I also constantly work on some anime music I love - there are many beautiful melodies out there, and these pieces rarely are demanding technically, so I can work on them on my own with my own pace. Only sometimes I ask my teacher when I encounter some difficulties.

I'm glad an interesting discussion emerged here! smile I enjoyed learning a lot about others' experiences.

M.
_________________________
Mateusz Papiernik
My youtube channel: http://www.youtube.com/user/Maticomp
"One man can make a difference" - Wilton Knight
Kawai CN21 (digital), Henryk Yamayuri Kawai NX-40 (grand)

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#1293269 - 10/25/09 07:08 AM Re: Need some help with a new 15 yr old student [Re: jotur]
keystring Online   content
Yikes! 10000 Post Club Member

Registered: 12/11/07
Posts: 11558
Loc: Canada
I began like Mati, "just playing". When I was young there was a piano, I knew what a scale sounded like because of solfege in some early grade, and I had my grandmother's books dated 1912. I knew where to find "doh" and where C was. Via the scales I could tell if a note sounded wrong by a half step. I started to poke out the notes in the book and eventually some patterns became familiar. Chords have a certain look, and so do runs. They were all sonatas and sonatines: Clementi, Kuhlau, Mozart, Beethoven - so they all had the same form. I became familiar with Alberti bass, and anticipated a modulation to the dominant or relative minor.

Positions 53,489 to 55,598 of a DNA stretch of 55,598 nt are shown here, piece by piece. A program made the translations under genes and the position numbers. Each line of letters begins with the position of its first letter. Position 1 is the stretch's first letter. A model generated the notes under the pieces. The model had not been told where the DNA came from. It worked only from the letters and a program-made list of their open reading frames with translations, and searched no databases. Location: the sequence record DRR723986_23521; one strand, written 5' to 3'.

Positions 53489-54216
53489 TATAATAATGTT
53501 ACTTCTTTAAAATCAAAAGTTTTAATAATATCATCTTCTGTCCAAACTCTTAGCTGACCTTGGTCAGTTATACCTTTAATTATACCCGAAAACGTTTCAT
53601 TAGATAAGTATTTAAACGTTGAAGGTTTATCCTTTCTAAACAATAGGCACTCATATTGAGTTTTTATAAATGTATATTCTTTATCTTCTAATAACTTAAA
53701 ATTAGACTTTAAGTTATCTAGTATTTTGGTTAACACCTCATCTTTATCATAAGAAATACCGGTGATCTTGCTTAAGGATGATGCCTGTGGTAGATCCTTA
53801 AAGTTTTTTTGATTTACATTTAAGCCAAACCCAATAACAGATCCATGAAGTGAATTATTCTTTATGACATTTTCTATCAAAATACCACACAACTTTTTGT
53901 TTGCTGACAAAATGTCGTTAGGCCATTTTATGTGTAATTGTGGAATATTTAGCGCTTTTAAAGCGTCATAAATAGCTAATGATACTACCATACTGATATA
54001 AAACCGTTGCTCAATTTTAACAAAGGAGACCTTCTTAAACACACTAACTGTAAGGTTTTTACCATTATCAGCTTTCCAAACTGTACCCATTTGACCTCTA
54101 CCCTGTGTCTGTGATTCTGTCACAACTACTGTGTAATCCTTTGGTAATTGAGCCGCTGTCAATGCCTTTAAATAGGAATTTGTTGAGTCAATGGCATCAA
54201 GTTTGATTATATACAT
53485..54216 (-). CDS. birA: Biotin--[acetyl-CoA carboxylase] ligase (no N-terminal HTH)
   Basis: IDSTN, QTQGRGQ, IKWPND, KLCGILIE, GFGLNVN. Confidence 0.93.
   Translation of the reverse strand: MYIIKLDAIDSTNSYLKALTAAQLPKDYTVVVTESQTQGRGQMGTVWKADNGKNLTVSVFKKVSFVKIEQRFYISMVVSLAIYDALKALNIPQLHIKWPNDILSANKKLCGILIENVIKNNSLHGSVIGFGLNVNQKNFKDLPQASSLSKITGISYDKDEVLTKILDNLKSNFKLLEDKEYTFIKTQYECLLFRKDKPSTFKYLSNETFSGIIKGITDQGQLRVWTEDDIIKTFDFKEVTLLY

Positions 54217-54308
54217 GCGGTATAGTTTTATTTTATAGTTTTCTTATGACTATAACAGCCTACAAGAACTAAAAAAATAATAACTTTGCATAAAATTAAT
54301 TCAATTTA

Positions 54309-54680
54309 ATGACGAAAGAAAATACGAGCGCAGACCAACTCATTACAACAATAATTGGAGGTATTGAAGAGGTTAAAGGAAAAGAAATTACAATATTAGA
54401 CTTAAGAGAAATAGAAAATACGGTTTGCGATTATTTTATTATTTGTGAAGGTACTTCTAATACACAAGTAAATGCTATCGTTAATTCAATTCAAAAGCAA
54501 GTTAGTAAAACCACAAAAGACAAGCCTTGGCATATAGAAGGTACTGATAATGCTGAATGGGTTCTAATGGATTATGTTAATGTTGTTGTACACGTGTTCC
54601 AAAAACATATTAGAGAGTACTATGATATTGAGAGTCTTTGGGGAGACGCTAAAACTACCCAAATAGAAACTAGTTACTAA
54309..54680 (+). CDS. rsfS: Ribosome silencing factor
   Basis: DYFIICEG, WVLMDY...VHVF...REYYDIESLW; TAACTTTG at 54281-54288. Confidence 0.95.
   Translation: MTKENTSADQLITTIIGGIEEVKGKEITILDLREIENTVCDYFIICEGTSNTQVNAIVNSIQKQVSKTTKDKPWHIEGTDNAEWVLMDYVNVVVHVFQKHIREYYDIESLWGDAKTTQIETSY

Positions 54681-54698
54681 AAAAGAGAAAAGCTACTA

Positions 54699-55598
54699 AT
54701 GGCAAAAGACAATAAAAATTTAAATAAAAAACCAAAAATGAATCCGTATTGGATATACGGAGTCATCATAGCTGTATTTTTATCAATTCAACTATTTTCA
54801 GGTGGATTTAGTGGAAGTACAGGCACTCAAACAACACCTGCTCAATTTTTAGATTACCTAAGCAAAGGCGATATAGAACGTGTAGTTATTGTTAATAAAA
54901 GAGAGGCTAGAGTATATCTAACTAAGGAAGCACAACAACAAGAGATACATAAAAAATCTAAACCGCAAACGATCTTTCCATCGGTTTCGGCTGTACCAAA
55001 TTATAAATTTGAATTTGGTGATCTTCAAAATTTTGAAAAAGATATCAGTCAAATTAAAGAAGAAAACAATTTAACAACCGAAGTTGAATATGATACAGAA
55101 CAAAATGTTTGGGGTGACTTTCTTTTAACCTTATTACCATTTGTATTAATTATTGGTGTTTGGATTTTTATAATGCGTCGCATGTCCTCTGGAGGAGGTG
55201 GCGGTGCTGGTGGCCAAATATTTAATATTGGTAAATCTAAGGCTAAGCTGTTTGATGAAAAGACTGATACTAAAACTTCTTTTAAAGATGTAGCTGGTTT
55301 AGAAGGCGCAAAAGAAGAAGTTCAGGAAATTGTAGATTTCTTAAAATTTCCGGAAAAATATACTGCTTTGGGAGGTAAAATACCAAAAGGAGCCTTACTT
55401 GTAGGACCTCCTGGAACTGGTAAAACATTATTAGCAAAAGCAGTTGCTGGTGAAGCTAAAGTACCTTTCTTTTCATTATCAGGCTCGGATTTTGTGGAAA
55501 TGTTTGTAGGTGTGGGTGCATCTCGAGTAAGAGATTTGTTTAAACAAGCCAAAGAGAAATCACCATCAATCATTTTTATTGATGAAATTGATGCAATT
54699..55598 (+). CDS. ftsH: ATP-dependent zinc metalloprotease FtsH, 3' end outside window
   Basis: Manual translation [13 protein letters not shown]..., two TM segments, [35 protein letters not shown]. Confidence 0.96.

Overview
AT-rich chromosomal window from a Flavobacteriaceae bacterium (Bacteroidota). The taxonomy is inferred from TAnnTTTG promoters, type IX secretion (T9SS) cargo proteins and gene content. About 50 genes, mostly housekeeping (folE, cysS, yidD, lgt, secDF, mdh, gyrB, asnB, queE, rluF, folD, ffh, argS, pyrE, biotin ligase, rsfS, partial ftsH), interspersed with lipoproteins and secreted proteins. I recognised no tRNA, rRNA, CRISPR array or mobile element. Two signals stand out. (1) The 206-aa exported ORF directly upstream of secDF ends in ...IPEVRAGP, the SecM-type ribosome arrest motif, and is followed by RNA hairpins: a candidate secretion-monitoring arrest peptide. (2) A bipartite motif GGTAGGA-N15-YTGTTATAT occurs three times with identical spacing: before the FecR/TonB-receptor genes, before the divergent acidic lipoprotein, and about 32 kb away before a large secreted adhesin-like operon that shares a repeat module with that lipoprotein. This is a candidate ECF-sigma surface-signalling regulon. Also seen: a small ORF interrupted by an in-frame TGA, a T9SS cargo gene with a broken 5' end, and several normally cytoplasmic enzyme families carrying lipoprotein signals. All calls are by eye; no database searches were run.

In a sense I was playing by ear while looking at notes. I also sang or hummed, and I had a weird code for writing out music I had heard with short form solm. symbols and arrows. When I composed a few tunes in my head, they tended to have patterns of the music I had played. I was totally illiterate and had no theory whatsoever. But the patterns in music sit in your subconscious anyway, just like a child says "I runned." because he picks up the patterns of grammar.

Like Mati, when I started lessons I felt a big hole in the basic formal things which were holding me back. Cathy, you defined me publicly (wrongly) a few months back, painting me as some kind of aging wannabe virtuoso feeling held back and unchallenged in lessons. I could see in my old posts how that happened. The truth is that when you come in with music in your ear and fingertips, you're not held back, because you "can do it already" and then at a higher level you get stuck because of this invisible hole. I'm for getting the basic foundations, because that's what everything else sits on; if you seem to have them because how else could you possibly be playing what you're playing, then you have this constant obstacle. It won't be taught and you won't know what's missing. Like, it took three years to figure out that I didn't really know notes or how to read them.